2 points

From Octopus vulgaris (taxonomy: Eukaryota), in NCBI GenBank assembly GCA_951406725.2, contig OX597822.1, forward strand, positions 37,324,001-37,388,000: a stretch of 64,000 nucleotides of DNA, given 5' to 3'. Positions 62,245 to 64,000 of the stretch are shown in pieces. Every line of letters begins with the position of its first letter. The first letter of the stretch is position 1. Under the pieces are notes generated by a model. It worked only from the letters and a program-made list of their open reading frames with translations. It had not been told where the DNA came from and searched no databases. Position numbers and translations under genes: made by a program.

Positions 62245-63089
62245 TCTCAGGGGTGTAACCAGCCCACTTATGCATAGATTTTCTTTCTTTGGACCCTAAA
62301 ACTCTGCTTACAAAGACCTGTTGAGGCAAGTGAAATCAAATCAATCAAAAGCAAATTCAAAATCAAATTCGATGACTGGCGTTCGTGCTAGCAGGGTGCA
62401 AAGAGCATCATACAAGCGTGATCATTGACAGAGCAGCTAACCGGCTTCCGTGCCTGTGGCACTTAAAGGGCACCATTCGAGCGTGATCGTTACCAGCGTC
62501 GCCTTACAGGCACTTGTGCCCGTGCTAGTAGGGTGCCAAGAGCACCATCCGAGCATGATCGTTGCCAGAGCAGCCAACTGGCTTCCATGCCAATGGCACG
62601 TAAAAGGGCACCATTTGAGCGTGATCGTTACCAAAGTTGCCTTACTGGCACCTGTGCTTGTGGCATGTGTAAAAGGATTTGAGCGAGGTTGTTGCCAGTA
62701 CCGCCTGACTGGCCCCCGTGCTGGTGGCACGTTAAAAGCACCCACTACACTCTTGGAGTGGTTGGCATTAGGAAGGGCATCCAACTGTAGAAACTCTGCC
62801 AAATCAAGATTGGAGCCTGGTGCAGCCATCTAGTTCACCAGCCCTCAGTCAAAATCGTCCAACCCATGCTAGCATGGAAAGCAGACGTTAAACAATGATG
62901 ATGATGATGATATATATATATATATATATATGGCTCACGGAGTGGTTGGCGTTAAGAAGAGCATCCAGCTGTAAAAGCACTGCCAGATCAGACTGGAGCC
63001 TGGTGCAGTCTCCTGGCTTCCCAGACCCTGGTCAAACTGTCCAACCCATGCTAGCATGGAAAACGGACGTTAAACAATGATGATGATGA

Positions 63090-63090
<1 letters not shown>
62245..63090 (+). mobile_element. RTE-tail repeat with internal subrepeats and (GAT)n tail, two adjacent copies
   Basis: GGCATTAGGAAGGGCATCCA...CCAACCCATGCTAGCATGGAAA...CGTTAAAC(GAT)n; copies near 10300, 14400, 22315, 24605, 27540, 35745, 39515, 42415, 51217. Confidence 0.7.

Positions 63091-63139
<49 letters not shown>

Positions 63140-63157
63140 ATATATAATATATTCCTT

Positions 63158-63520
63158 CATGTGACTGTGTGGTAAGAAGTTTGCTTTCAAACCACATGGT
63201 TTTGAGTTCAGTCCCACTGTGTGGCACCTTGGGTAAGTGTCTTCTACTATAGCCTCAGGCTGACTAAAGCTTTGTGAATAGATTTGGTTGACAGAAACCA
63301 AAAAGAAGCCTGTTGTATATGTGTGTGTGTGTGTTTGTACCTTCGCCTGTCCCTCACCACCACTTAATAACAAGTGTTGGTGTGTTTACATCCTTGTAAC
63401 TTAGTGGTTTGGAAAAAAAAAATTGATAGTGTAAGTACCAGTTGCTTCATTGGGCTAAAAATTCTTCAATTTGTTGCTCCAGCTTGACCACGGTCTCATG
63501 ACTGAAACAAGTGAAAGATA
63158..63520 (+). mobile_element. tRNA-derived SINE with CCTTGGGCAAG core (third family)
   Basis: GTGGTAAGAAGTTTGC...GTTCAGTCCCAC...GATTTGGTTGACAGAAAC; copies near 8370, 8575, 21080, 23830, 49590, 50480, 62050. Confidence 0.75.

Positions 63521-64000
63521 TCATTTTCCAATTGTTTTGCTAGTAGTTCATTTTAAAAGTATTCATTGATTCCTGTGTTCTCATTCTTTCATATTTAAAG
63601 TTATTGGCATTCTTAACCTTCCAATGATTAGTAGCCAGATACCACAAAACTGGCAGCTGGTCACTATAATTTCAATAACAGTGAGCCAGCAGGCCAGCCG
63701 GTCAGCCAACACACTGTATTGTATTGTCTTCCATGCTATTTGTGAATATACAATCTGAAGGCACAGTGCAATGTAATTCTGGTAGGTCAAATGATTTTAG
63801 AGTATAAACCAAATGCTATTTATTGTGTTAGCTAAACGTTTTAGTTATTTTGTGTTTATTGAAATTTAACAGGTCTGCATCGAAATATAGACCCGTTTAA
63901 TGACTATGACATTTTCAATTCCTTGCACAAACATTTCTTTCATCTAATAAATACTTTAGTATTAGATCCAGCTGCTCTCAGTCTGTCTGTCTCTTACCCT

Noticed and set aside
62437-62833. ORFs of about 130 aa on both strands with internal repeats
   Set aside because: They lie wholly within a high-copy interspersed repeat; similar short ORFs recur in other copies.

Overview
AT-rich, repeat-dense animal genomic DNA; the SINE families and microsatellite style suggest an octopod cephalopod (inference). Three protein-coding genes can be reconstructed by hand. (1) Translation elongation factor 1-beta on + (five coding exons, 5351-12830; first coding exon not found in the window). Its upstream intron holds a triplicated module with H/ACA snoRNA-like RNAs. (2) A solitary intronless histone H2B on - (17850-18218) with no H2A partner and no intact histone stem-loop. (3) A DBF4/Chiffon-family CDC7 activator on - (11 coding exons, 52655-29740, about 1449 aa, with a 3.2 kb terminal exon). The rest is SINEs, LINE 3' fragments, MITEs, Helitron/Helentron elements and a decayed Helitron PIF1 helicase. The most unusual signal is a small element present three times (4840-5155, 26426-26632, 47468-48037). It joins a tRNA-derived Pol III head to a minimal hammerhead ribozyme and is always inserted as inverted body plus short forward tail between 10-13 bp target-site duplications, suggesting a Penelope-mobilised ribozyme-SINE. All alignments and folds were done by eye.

7. I once called for a senior historical thread, like the junior forum has. So far it hasn't happened, but after re-reading my original submission for the DCW history book volume 2, i have decided to post the entire, unedited and updated version. I hope you all enjoy. The Westshoremen By Jeff Ream If there is one thing about the Westshoremen drum and Bugle Corps that is consistent, it is that the corps had ups and downs every so many years. Despite the lows, the corps has been a VFW, American Legion and DCA World Champion in its history. Founded in 1946 along the banks of the Susquehanna River in Wormleysburg PA, the corps was originally named the Longshoremen. Many of the founding members were former members of the old Harrisburg Privateers junior corps, which disbanded at the onset of World War II. The corps quickly rose to prominence that first year, placing 4th at VFW finals, concluding with the VFW state titles in 1951, 1952, and 1953, and the VFW National title in 1952. The corps also won the PA VFW title in 1953.Director Jack Kaufman led his troops home victorious, only to find trouble waiting. It seemed the famed union of the same name issues with the usage of that name being used by the corps. The union did indeed sue the corps for misuse of the name and right away the corps changed the name to the Westshoremen, as the post the corps used was on the west bank of the Susquehanna, across from Harrisburg, PA. The union then dropped the lawsuit. Shortly after this, the corps performed for President Eisenhower. They placed 4th at the 1957 VFW finals. Known affectionately as The Worms (short for Wormleysburg) represented VFW post 1462. One of the early members is Roger Hall, who invented the breakaway base commonly used in baseball world wide. During this same time, in Millersburg PA, representing American Legion Post 326, the Bonnie Scots were born. Clad in red kilts and tall black plumes, this corps rose slowly, but surely, and captured the PA State Championship. In 1959, the corps merged with the Bonnie Scots of Millersburg PA. The seeds had been planted a few months earlier. membership in both corps was shrinking, and for a while, both reduced their schedules to parades only. Both of the corps were hired to represent fire companies at a parade in Carlisle PA in September 1959. The night before the parade, the decision to merge was made. At the end of the parade, the corps joined ranks and marched back to the beginning of the parade.. and the merger was born! By far the largest corps ever massed in the area, it was quite a sight to see the Bonnie Scots in red kilts and tall black plumes side by side with the Westshoremen, in their blue satin uniforms with black slacks and white shakos. The decision was made to return to competition, representing both AL post 232, and a new VFW home, post 6704 from Mechanicsburg, PA. The uniforms saw the corps stay in black and blue, but with a sash of red, black and blue to allow the Bonnie Scots tradition to carry on. The 60s saw not as much competitive success, though the corps did place 2nd at the 1963 and 1966 State VFW championships. The corps competed in Class B, competing against such former greats as the Tyrone Gardner Guards (who the corps finally defeated in 1961), the Hanover Lancers, Emmaus Sentinels, Milton Keystoners, Hershey Choclatiers, and Bangor Yellow Jackets. The corps joined DCA in 1965, although not attending finals until 1967. Notable names for instructors during this era were John Flowers and Bob Zarfoss for percussion, Frank Ferraro, Skip Groff, Bill Saltzer on brass. The Guard was handled at the time by Pop Hoyer and Barb Flowers. The director thru this era was T. V. OConnell, who passed away in 1967. OConnell passed away on June 23, 1967, while the corps was in Chambersburg, PA, preparing for a competition. With a heavy heart, the corps performed that night, and dedicated the season to their beloved former director. Billy Saltzer took over the reigns of leadership. The season also saw the beginning of the corps home show, in Carlisle, PA. Review of the corps carried on until 1989. In 1967, the corps placed 10th at the DCA championships. The show consisted of Cabaret, You Set My Heart To Music, I Believe and Love Letters. In 1968 and 1969, the corps placed 12th at DCA prelims as well as placing 2nd at the 1969 RCA championships. In 1970, the corps placed 11th at DCA prelims and 4th at the 1970 RCA finals. 1971 saw the corps slip to 15th at DCA and 1972 saw them in 14th. After the 1972 season the corps went inactive for 1973. Billy Saltzer was the director until the corps disbanded. Many members, including longtime snare line stalwarts John Skee Derr and George Big daddy Satch Satchell, left for the Reading Buccaneers, and more such as Wally Ream and Jim Magilton left for the Yankee Rebels. The corps once again reorganized in early 1974, with Hall of Famer Larry Hershman at the helm. The name was changed to Westshoremen, Inc., and with a dedicated group of veterans, they began the long climb back to DCA finalist status. The uniforms returned to the original Looks, blue satin tops, white shakos and black pants. The corps got off to a late start, not even learning drill until the day after the Hershey Show. The first season produced the corps lowest known score, 37.35, in Amherst MA, a week before finals. At prelims, the corps rose to a 41.00 and last place at DCA prelims. not the results desired, but, back on the field. The membership did not give upthey founded the Serande in Brass indoor concert, and began recruiting many band directors in the area, hoping they would join in as well as their students. Slowly, it began to pay off. In 1975, the corps stayed in 15th place (out of 19 this time) and saw their score jump 22 points. Show selection was Triumphant March, Livin for the City, Latina and My Way In 1976, the corps rose to 11th place, good for Associate status in DCA, as well as 3rd at the RCA finals. After the season, the corps bought the Blue devils old uniforms, which were almost identical to The corps, the only difference being Black Aussies. 1977 was the corps return to DCA finals in 1977 with a 10th place finish. 1978, the corps rose to 9th at DCA, but the crowning moment of the season is when the corps traveled to New Orleans, LA, to compete in the American Legion National Championships, representing the Linglestown, PA post 272. There, the corps competed at the world famous Superdome, and defeated the Chicago Connection 77.00 to 60.45 for the crown. The corps also beat its arch-rivals, the Reading Buccaneers for the first time that season. 1979 began the building of what insiders referred to where we want to be status. Show design was improved, as Hershman began recruiting some of the best and brightest: Ric Colletti on percussion, Ray Eyler (who has worked with everybody) and Dave Rohrer (Bluecoats) on Brass. New uniforms were designed, all black with a powder blue sash and plume on a black aussie. With other local corps starting to fall by the wayside, as well as people from around the state deciding to travel to Harrisburg, the corps began to grow. The 1979 season saw a 6th place finish at DCA, the highest yet, and its first win in DCA competition ever! The energetic Show started with Got to Get To It from Chorus Line, and added What I did For Love, Granada Smoothie, Sing, Sing, Sing and The Impossible Dream. The corps also defended their American Legion title by default, as no senior contest was held that year. 1980 saw more improvement, and also one of the corps funniest moments in history. En route to a 5th place finish at DCA finals, the corps was performing their closer of Impossible Dream, which included a color pres, and a huge American Flag to be unfurled. Underneath the flag was several drum cases filled with Doves to be released. Only one problem the birds, being kept in the dark, refused to fly away, and instead had to be chased off the field. Chief Judge Walter Kelly chased several off by firing the timing pistol, and members came back to retrieve the straggling birds, so the Sunrisers could take the field. The corps also placed 4th at the American Legion Championships. The show consisted of Journey to the center of the Earth, What I Did For Love, Spanish Dreams, Sing, Sing, Sing and The Impossible Dream. One of the highlights was the mellophone solos of Sylvia (then Hernandez, for a while Filipelli and now Perbetsky). 1981 saw a disappointing 6th place finish, and staff changes were made. One early season highlight was the corps singing Music, but at mid season the singing was removed and a reprise of The Impossible Dream was inserted to end the show. Journey and Spanish Dreams remained, Big Noise From Winnetka and a drum solo of Third Piano Concerto were added. White capes were also added to the uniform. For 1982, Frank Dorritie of Blue Devils fame was imported from California to write and teach the horn line. Eric Kitchenman was on the visual staff. Hall of Famer Billy Kauffman, Robb Mueller of Colts later fame on percussion, and even Ralph Hardimon consulted. Drum major Tommy Sipe was featured as a rifle virtuoso. And the corps knew this could be the year. The show was Blues In The Night, Razulli, Icarus, Big Noise From Winnetka and All The Things You Are. It was decided that the capes would be dropped. Also, no more skirts for the guard, as males joined the guard. Coming out of the blocks hot and heavy, the corps walked away undefeated until late July, then continued to win several more shows. However, the late surging Sunrisers passed the corps, and while the best finish yet, 2nd place with a tie for high GE was felt to be a disappointment. The season was dedicated to Benny Behrens, long time equipment manager. he had been with the corps for over 30 years. Also of note, long time member Al Beran was elected to the World Drum Corps Hall of Fame. 1983 again featured many of the same players and a powerful corps, but 4th place was the end result. The show consisted of Blues and All The Things You Are, with Everybody Loves The Blues and Love For Sale inserted in the middle. The season was dedicated to Norm Sedlak, a member of the A squad who had come to join the corps after the Yankee Rebels disbanded. In October, it was announced that the management team was leaving, and all of the equipment was sold to the California Dons JR corps. A group of dedicated members met at a fire hall in Harrisburg, and vowed that day the corps would be back, and even performed at the Serenade in Brass concert in April. Dan Bowman took the reins as director, and brought in John Chamberlin and Dick Eschenmann to help the administrative side of the house. But, things fell apart until late June, when it was decided to field a corps at prelims. The members referred to it as the six week tour and in six weeks, got a show on the field, performed as best as could be expected, and ended up in 15th at DCA prelims. The show consisted mainly of songs from 82 and 83, such as Blues in The Night, Big Noise From Winnetka, and All The Things You Are. In 1985, the corps placed 12th at DCA, falling back to 13th in 1986. The corps also competed in some ICA shows during this time. In 1987, the corps again rose to 12th, with a core group of members that were determined to get the corps back into finals. Show highlights included Walk him Up The Stairs, Johnny One Note, Big Noise From Winnetka and Music (with the singing from 1981) and the Impossible Dream. Steve Filipelli and Chris Poole led the percussion. 1988, a larger corps, with some new staff faces achieved that goal, and the corps placed 7th at DCA finals. The show consisted of Funeral for a Friend, Colas Beurgnon Overture, Claires Song, Take the A Train, and One Night Only (from Dreamgirls). New uniforms were signed: White bib pants, which had a blue top with a white W cut into it. White Aussies completed the new look. 1989 saw more change as the corps went to a more modern jazz approach, and hired Dan Delong (Bucs, Shore and Bluecoats) as percussion caption head and John Arietano (Sunrisers, Skyliners, Hurcs) to head the brass. Crossmen legend Mark Thurston arranged for the percussion. To add to the uniform, blue sparkles were added to the W outline on the uniform top. The corps lived under the motto of One More Once and never knew how good they were until it was over, fighting with Steel City, Empire and the Crusaders all year for the middle of the pack. Playing Explosion, Strawberry Soup and Spirit of St. Frederick, the corps oozed aggressive jazz. When the dust cleared, the corps ended up 5th, cracking 90 for the first time in DCA competition. The percussion section especially was happy, claiming the high execution trophy. 1990 was to be the year. Arientano and Delong remained, and Rich Templin (Shore, Cabs, Sky and Bluecoats fame) and George Thompson were brought in to run the drill and guard. Helmets replaced the Aussie hats, a touch of pink was added to the uniform top, and the guard wore blue spandex with white tops. The show was Suite For Jazz Orchestra and Gershwin: Portrait In Jazz. The corps was huge, and good. Throughout the season, the corps traded victories with the Caballeros and Empire Statesmen, and won the Scranton Regional. The percussion section had one loss to its name until finals. In fact, the week before finals, the corps had the highest score in all of DCA. But, prelims found the corps in 4th, and finals did not change. The percussion section also ended in 4th. This led to much frustration among the members, and 1991 saw a smaller corps that landed in 7th place at finals. Music selected for the year was City of Angels, Ocean Parkway and Bacchanlia. 1992 saw corps full of talent, but show design issues landed them in 6th. Music was Taboo, Street Dancing, and Bues In The Night. The season and the victory were dedicated to Judy Parfet, the corps long time souvenier person. Former director Larry Hershman was inducted into the World Drum Corps Hall of Fame this year also. 1993 saw a smaller corps under new director Dan Rippon, as the corps stepped away from jazz to perform the music of Yanni, and despite its size, landed in 6th. Percussion was still led by Delong, with John Bugosh and Walt Street handling the brass, Mike Herr and Tim Newlin doing the guard. 1994 saw an even smaller corps, and a show that left members and fans alike confused, and the corps ended up 10th in DCA competition. The show theme was The Four Seasons and the music was First Circle Carnival, Autumn Leaves and Cathedral In A Suitcase. The season also brought the passing of Al Beran, long time member of the A squad and World Hall of Fame member. That fall, in October it was decided that the corps was done. Finances were a mess, and the corps was in the red. Director Dan Rippon resigned. However, several members rallied around Jerry Mace, who stated he would take over and get the corps in the title hunt as well as in the black. and boy did he get the corps in the black. Uniforms that is. When the 1995 edition of the corps debuted at Serenade in Brass, the corps was decked in black head to toe. and huge! Black shakos, black shirts and overlays, which had a silver sash. Arientano and Delong were back for the music, Terry Martin and Tim Newlin did the drill and guard. The corps served notice they were back, and even the members wondered if a worst to first finish was possible. With a show of Blues In The Night, Strawberry Soup, Twilight Tones and Suite for Jazz Orchestra, the corps continued to climb the ladder all season, and again the percussion section lead the way, walking into finals weekend undefeated. The corps entered finals 3rd, .5 behind the Empire Statesmen. The percussion section had a bad prelims show but remained unbeaten and on a missionthe corps knew they couldnt catch the Cabs, but it wanted Empire. That night, at finals, the corps performed the best show in corps history, to leapfrog over Empire for 2nd, and capture the percussion trophy. Yet, this corps wasnt done. The corps knew 1996 was its chance, and began in October. The uniform was modified to add a new overlay, which was blue at the top, with silver on the bottom.the dividing line was in the form of a W. The staff was back. There was little turnover, and many people tried out for the spots that did exist. The corps show was based on the 50th anniversary of the corps, titled Suite for Westshore featured Granada Smoothie, All the Things You Are, Explosion, Marching Season By Yanni, Carnival, Suite For Jazz ending a reprise of Blues In The Night, which had snippets of the Impossible Dream thrown in. The corps lost early on to the Cabs, and never looked back until late seasonin fact, the corps won the famous Barnum Festival, and even won Drum Major in what was known as Cabs turf! Other highlights were winning the Hershey show, which was basically Westshore turf, and many alumni were on hand to celebrate the victory. In August the corps traveled to Orlando, FL and performed in exhibition at DCI semi finals, earning several standing ovations. The next weekend, the corps tied Empire at Syracuse, making the fight for finals more interesting. DCA prelims found the corps in 2nd, .9 behind the Cabs. Yet, the members dug deep, and managed to come out of Rochester NY with the world title, tying for GE and winning all percussion captions, with a corps record score 96.9, .1 ahead of the Cabs. The impossible Dream had been accomplishedthe DCA title was coming home to Harrisburg. However the off-season was rough on the corps. Many members cited burnout and retired. The management announced the formation of the Westshoremen Cadets Jr. corps, and when membership for the Jr. corps was small, it was announced if you were in the senior corps and under 21, you had to do both. This led to more members, mostly under 21, leaving the corps. To add to the problems, the corps suffered many financial setbacks, one of which saw a member paying for the entire corps to return to PA from Orlando FL. The corps had again been invited to perform at DCI semis, but the buses had been locked due to non-payment. The junior corps, in its only year of existence placed 31st at Dci Division 2/3 prelims, with a score of 52.2. In the end, the corps placed 7th at DCA, the staff was fired, and it was decided the junior corps would go on its own. Much confusion reigned afterwards, as to who was left in charge, who owned what etc. many threats of legal action were made, and many long time relationships harmed. To say this period more than any other led to the demise of the corps would be an understatement. Many of its repercussions are felt today, and some threats of legal action still persist. Once again, many members banded together to keep the corps going into 1998, with Ann Beck and Bill Toomey leading the administration. Despite a strong showing at Serenade In Brass in April, the corps only participated at the DCA mini corps competition. Many former members retired or left to march elsewhere. The Board of Directors also had large turnover as few could agree on the direction of the corps. 1999 saw the corps back on the field in Class A status, placing 4th, where they would place again in 2000 and 2001. 2002 saw the corps inactive, as its few remaining members went to march with the Skyliners, and no plans have been announced for 2003. The name has become more visible however, due to the formation of the Westshoremen Alumni corps, which performs annually at the Serenade In Brass indoor concert held annually in April. Growing Steadily every year, this past year marked the largest version yet, and arguably, the best performing as well. Will Westshore return to the field? Many rumors abound. After the late 90s much equipment is needed, and many local ties need to be repaired. But stranger things have happened in the history of this corps. Many thanks to: Wally Ream, Rich Sennett, Steve Filipelli, Ron Allard and Chris Maher, Jodeen Popps History of drum corps and especially Larry Hershman for his allowing me to borrow his Lamberton award winning Westshoremen-Bonnie Scots drum and bugle corps essay